After lunch we spent the latter part of the afternoon touring the colonial walled city. We saw color after color and balcony after balcony; we saw street vendor after street vendor and craft after craft. By cocktail hour my hair had absorbed so much salt from the air that it was thick with waves; Seth said that the lingering smell of sulfur reminded him of the Texas Gulf Coast. We walked along the wall until we encountered a substantial bar, where we grabbed a table and sipped cocktails as the sun set.

DAY 2: Bocagrande & Getsemaní
On our first morning in Cartagena we awoke to the questionable smells of instant coffee wafting throughout the hostel. We clearly were not in the Eje Cafetero anymore.

We spent the early hours of the day booking a tour to Isla del Encanto, one of the twenty-seven Rosario Islands. The hawkers were the most aggressive that we had ever encountered, and we really had to pull our aggressive pants on in order to book the desired tour. Fun fact: Many Colombians actually prefer to take the COP$40,000 general tour, which consists of a boat ride to Isla Grande, a buffet lunch, a visit to the “aquarium” for an extra fee, a stop in Barú, and a return ride to Cartagena. Meanwhile, many American and British travelers, wanting to avoid this sort of touristy nickel-and-dime gimmick, try and fail to book a more expensive boat ride to one of the neighboring islands. Pardon me; I will come back to this topic later.


After successfully securing two of the desired tickets, Seth and I walked to Bocagrande, a godawful coastline of poorly constructed, deteriorating condominiums and brand new, luxury motor vehicles. When we heard rumblings in our tumblings, we did not hesitate to return to the walled city for lunch at La Cocina de Carmela, a shabby and inexpensive restaurant just around the corner from our hostel. Seth and I then relocated our belongings to hostel number two, the Chill House Hostel, where we paid the same price per night but gained a private bathroom. We spent the afternoon reading and sipping juices at Café Ceiba in the supposedly “hip” neighborhood of Getsemaní. (Why is “hip” in quotes, you ask? Well, many locals brag about how popular this once-gritty neighborhood has become with the rich these days. All it really means is that the sidewalks have become minuscule to make way for an extra lane of shiny new cars. Super cool, right?)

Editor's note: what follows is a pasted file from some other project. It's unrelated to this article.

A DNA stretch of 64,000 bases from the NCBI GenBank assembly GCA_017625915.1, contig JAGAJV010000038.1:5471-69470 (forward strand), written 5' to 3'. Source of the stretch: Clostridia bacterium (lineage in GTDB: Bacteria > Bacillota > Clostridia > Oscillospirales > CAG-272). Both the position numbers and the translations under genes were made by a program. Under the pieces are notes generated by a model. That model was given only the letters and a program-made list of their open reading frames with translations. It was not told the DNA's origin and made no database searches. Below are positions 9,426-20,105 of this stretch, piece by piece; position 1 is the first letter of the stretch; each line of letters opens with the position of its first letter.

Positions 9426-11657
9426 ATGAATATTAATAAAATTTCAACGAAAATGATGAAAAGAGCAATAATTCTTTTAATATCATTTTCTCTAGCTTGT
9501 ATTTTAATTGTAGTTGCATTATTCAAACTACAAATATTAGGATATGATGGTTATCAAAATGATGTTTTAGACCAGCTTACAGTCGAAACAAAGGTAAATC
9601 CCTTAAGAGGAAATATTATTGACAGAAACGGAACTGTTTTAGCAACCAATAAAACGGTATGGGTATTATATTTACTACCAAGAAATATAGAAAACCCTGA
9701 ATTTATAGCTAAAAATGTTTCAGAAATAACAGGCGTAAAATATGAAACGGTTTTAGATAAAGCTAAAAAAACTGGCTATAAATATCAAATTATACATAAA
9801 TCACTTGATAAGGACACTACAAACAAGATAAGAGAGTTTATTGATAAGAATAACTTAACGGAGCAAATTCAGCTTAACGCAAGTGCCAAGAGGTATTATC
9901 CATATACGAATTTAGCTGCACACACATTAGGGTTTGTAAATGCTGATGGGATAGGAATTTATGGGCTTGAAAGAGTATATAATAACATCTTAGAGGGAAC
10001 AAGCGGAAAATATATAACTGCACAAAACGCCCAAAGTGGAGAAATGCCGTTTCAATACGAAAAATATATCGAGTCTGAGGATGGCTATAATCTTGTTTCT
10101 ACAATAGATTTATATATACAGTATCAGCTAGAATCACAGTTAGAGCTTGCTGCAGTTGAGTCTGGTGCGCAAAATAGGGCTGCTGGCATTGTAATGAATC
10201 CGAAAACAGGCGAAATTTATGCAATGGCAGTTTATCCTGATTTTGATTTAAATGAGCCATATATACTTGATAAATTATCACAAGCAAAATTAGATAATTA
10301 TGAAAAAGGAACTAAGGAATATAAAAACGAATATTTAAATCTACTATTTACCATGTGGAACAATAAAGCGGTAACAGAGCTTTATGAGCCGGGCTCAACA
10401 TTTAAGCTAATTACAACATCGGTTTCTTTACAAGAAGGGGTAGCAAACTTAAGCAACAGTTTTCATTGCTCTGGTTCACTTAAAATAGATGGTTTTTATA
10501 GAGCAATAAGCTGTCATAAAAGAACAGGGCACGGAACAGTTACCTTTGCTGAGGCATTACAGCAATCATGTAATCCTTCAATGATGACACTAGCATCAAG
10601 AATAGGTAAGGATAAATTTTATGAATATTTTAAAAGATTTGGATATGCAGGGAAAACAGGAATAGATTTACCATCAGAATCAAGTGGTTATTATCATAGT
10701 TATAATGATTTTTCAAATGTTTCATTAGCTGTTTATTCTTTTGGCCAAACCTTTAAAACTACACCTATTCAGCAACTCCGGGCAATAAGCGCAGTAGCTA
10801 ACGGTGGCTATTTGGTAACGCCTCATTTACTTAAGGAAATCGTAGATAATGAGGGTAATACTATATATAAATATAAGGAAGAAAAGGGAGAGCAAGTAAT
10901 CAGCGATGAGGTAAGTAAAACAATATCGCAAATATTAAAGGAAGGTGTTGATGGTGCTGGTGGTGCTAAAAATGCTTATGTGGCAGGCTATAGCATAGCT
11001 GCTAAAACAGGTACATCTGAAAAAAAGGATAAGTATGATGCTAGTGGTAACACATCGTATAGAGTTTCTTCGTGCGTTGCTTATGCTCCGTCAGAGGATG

Hours past sunset and still full from lunch, we scored an unclaimed table in an open plaza and opted for a dinner replacement of Club Colombia. As we ordered our beer, we noticed that the cashier did not greet us with the labels monos or gringos. As we people-watched, we observed interracial couples walking hand-in-hand without stares or a care. Why was Cartagena so accepting, while Bogotá was so judgmental?

DAY 3: Isla del Encanto

Seth and I spent our third day of vacation on the Isla del Encanto. The journey was easy enough; we arrived at the docks at 8:30 in the morning, departed at 9:30 (9:00 + Colombian time), and disembarked at 10. The resort staff cheerfully greeted us with ice-cold corozo juice and enumerated the island’s amenities; the chairs, hammocks, and beach beds were all for complimentary use, while cocktails, massages, and local crafts were subject to additional fees. Seth and I hurried to the beach, ordered a limonada de coco, and absorbed the sun’s rays.